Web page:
In a letter to the Guardian published yesterday, a group of leading immigration lawyers have warned that the Government’s recent proposals to substantially increase court fees in the Immigration and Asylum Tribunal is likely to breach the European Convention on Human Rights and may be unlawful.
The letter says that proposals to increase court fees by up to 500% will put justice beyond the reach of some of the most vulnerable and will harm families, leading to more parents separated from their children, victims of domestic violence left destitute and vulnerable people at risk of serious human rights abuses. It would cost £4,000 for a family of five to appeal, clearly preventing the vast majority of immigrants from challenging unlawful decisions.
“The increase in fees would disproportionately affect people from ethnic minorities and prevent those most in need from accessing justice. The quality of Home Office immigration decision-making remains poor in many cases, and this increase would prevent even those who do have a right of appeal from exercising that right”, the lawyers state.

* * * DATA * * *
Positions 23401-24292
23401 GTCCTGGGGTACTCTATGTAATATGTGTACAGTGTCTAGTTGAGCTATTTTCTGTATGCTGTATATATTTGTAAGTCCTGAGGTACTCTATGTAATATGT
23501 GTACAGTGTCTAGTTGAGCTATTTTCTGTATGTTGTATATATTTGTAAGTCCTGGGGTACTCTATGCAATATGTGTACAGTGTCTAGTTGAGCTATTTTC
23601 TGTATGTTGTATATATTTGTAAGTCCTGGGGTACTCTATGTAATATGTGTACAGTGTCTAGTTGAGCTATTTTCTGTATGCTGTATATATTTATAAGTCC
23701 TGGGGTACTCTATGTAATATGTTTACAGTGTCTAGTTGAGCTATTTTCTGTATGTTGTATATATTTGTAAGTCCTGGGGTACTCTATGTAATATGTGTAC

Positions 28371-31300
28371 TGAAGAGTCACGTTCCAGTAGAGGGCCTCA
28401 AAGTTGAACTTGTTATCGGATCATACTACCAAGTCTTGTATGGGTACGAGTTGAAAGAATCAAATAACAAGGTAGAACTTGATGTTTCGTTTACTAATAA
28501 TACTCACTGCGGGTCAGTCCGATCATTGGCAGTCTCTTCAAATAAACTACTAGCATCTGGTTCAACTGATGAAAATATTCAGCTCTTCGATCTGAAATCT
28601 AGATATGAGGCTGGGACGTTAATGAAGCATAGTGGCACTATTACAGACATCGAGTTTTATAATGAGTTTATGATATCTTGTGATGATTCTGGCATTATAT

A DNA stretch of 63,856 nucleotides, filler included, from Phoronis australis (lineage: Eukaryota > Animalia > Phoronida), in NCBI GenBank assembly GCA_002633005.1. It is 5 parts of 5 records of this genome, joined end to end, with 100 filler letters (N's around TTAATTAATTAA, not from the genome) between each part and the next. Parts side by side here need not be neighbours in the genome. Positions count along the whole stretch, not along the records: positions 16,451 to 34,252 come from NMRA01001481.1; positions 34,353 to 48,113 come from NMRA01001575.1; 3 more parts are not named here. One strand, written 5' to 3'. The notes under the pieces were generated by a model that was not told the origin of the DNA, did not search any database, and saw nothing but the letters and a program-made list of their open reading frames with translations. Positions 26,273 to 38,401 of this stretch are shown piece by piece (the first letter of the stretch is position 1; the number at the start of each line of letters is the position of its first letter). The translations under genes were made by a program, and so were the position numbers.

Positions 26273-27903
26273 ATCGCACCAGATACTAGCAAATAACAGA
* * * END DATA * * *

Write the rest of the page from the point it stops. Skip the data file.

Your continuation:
The letter continues: “We agree with the Equalities and Human Rights Commission that imposing court fees at the level proposed is likely to breach the European Convention on Human Rights and may be unlawful.”
In concluding, the lawyers urge the Government not to proceed with this proposed increase, saying access to justice is fundamental to the rule of law. The letter follows the recent concerns expressed by Parliament’s Justice Committee who said in a report that the proposed court fees risk denying vulnerable people the means to challenge the lawfulness of decisions taken by the state about their immigration and asylum status.